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MacEdition Pro News : January 9, 2003: Lots more from the floor

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There's nothing like a tradeshow to bring out the announcements.

Industrial strength stuff

The king of the ring in industrial software, National Instruments, climbed aboard the brave new OS by announcing an OS X version of LabVIEW, its graphical development environment for creating embedded measurement applications.

"LabVIEW's revolutionary impact on measurement and automation started on the Mac in 1986, and since that time, we have served a loyal following of LabVIEW users on the Mac platform," said Dr. James Truchard, CEO and President of National Instruments. "We are now bringing our latest LabVIEW innovations to Mac OS X where engineers and scientists can take full advantage of the rock-solid stability of this operating system."

"National Instruments pioneered automated scientific and engineering measurement using personal computers, and they are now offering their latest and greatest version for Mac OS X first," said Steve Jobs, Apple's CEO. "Many of our research, science and engineering customers are going to be thrilled by this news."

The new preview version of LabVIEW, currently on display at MacWorld, was made in Apple's Project Builder and leverages much of the Unix goodness at the heart of the operating system, giving developers the ability to build real-time measurement applications which can conduct parallel executions over multiple threads.

For those not at the show, National Instruments is making the preview available via download at their Mac site where further documentation and information is available.

Switch the whole damn works!

CEOs and other decision makers won't have to put up with excuses about the difficulty of migrating a network from one platform to another thanks to a nifty little tool from DAS Technology.

The Taiwanese firm released LSP for Mac OS X Server, a software which coverts users and groups, migrates passwords, permissions, and copies files and directories from a Windows NT box to an Xserve in a matter of minutes and through a graphical interface even a pointy haired boss can figure out.

"We developed LSP for the many companies who are tired of high recurring license fees and the instability of Windows servers and want a quick and easy way to migrate away," said Adam Wu, President of DAS Technology based in Taiwan. "LSP for Mac OS X Server makes it simple for IT administrators to migrate their Windows servers to Apple's affordable and powerful new Xserve server."

LSP will also move web pages from a Windows platform and remount them on Apache Web Server (bundled with every Xserve), copy FTP files and configuration parameters to the Mac server and transfer DNS and DHCP information to the new machine.

Button-down security

Small and medium-sized businesses with tight security requirements might want to check out a new email server package from Kerio Technologies.

The California company released Kerio MailServer 5.5 for Mac OS X, a server software which employs encrypted access for POP3, IMAP, WebMail and WAP accounts. MailServer is also the first commercial Mac-based package to use the McAfee antivirus engine, the company states.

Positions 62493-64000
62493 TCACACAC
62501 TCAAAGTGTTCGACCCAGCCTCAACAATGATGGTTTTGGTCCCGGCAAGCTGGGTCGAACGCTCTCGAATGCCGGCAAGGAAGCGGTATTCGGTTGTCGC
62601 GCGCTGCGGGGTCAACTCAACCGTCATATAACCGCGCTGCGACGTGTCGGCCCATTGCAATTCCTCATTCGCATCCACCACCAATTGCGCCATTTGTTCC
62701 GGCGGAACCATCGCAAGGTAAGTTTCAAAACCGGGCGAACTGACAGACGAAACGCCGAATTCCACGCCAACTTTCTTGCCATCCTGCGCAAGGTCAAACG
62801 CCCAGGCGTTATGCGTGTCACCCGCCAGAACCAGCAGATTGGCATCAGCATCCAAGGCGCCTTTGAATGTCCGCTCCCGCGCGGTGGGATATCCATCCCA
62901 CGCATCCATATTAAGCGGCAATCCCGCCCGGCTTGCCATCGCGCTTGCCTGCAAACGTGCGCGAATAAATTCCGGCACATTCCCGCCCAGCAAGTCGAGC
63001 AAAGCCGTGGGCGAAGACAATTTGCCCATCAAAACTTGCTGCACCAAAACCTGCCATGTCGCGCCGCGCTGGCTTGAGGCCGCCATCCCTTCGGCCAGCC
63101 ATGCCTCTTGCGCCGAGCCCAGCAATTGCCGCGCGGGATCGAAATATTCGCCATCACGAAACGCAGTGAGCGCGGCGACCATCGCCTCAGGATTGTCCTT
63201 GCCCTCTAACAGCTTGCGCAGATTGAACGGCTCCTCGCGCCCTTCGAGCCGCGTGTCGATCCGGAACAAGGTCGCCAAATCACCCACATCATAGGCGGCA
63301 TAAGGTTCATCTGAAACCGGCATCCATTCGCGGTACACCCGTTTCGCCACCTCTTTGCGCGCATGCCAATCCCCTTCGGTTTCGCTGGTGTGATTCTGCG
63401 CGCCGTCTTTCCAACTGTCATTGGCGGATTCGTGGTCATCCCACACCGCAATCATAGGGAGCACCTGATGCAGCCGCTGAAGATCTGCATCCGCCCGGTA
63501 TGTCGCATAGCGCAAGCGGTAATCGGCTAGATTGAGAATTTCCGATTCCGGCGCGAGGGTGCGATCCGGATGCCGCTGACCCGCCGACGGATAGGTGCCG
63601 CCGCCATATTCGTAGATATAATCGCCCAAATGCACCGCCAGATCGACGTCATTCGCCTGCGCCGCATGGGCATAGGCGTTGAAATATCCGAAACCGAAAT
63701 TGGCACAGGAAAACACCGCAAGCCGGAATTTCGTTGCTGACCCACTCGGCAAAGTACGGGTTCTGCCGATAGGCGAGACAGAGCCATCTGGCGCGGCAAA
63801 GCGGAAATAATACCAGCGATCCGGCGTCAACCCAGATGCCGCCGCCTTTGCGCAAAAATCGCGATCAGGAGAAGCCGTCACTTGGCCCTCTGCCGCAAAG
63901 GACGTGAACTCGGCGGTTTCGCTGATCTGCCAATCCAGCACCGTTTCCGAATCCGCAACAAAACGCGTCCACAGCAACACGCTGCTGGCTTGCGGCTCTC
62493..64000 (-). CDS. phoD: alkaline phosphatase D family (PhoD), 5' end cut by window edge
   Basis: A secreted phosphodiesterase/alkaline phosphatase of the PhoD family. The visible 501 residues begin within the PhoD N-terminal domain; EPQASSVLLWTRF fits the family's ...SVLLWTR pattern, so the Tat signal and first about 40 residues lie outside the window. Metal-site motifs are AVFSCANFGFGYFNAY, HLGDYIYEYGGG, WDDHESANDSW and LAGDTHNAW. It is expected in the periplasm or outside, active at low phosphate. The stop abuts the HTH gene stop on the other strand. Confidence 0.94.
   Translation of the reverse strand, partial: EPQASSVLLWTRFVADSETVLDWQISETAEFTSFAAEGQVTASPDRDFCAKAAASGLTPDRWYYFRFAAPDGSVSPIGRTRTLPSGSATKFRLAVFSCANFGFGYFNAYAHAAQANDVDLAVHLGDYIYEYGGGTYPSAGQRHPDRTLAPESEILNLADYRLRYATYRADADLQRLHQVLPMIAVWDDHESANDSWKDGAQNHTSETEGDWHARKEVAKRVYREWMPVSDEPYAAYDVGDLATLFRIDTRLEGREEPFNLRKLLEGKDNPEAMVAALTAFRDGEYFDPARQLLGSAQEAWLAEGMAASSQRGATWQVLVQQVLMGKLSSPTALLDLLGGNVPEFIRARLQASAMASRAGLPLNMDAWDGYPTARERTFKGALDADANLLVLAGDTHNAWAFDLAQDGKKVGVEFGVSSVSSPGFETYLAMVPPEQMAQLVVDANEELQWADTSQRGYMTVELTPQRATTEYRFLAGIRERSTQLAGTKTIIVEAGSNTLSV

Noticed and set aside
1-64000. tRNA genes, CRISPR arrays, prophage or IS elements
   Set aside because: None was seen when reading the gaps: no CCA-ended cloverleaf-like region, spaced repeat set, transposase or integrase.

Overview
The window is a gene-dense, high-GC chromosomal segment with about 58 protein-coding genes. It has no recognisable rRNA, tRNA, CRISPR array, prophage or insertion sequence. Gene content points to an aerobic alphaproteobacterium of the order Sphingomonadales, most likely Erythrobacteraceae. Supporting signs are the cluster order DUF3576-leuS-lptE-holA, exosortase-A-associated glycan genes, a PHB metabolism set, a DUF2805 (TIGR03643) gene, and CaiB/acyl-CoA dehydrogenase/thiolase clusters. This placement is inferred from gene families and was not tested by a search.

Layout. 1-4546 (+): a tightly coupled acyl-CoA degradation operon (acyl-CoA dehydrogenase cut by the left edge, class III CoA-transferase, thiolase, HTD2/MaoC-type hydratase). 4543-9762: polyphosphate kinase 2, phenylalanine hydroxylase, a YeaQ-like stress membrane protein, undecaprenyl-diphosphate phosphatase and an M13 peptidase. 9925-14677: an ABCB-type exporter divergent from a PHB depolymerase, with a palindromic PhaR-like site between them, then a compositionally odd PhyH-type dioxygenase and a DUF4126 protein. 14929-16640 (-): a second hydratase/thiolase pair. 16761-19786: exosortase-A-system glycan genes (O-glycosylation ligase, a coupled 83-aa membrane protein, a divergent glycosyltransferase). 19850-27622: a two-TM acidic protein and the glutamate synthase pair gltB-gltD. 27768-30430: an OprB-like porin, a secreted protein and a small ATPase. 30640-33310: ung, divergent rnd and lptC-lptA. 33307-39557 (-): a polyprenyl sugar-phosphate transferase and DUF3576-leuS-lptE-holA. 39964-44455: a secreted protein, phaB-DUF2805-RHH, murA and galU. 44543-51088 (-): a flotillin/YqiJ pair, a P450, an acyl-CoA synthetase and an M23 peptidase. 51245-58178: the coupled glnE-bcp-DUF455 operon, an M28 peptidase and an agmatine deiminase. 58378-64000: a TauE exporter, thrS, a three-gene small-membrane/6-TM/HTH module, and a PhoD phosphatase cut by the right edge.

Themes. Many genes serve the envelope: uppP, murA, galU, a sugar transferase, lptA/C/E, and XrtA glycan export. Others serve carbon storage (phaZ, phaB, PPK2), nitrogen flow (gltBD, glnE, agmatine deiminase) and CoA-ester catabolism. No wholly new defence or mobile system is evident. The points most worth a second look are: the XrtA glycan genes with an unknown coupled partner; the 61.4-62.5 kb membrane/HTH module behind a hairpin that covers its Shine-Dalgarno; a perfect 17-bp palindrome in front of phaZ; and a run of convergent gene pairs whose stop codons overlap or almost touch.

MailServer features unique internal antivirus protection, allowing a third-party virus scanning engine to act as an integral part of mail server. This ensures that not only SMTP traffic, but any mail activity is checked for viruses prior to delivery. Its powerful spam filter implements techniques used in high-end anti-spam systems, such as limiting the traffic that a hostile bulk mail application can potentially create to either send mail or endanger mail server stability.

Kerio MailServer is available for US $395 in the standard edition and US $679 when bundled with the McAfee antivirus engine. A trial version of the software is available at the Kerio site.

More than a DNA sample

Smith Micro Software Inc. unveiled its WebDNA Enterprise Edition, the fifth element of its eBusiness Development Suite.

The newly released Enterprise Edition is a website development application which uses XML-based web services to build corporate websites. The program now supports XML document parsing and validation, XSLT translation and XPath Query support, all of which aids developers in transferring XML-based data from files and application to a WebDNA database for web services use.

By supporting web services standards set by the World Wide Web Consortium (, a leading Internet standards organization sponsored by Microsoft, IBM, Sun Microsystems, and over 500 other tech firms, WebDNA Enterprise Edition allows quick creation of useful new services that are beyond the reach of single enterprises. WebDNA 5.0 introduces support for the UDDI, WSDL, and SOAP protocols necessary for interacting with web services on the Internet.

For instance, an airline may share reservations information with a car rental company, allowing travelers to make coordinated reservations for air and ground transportation. Shopping sites can also use web services, in another example, to help customers choose their best shipping option by generating real-time comparisons of shipping costs from various carriers.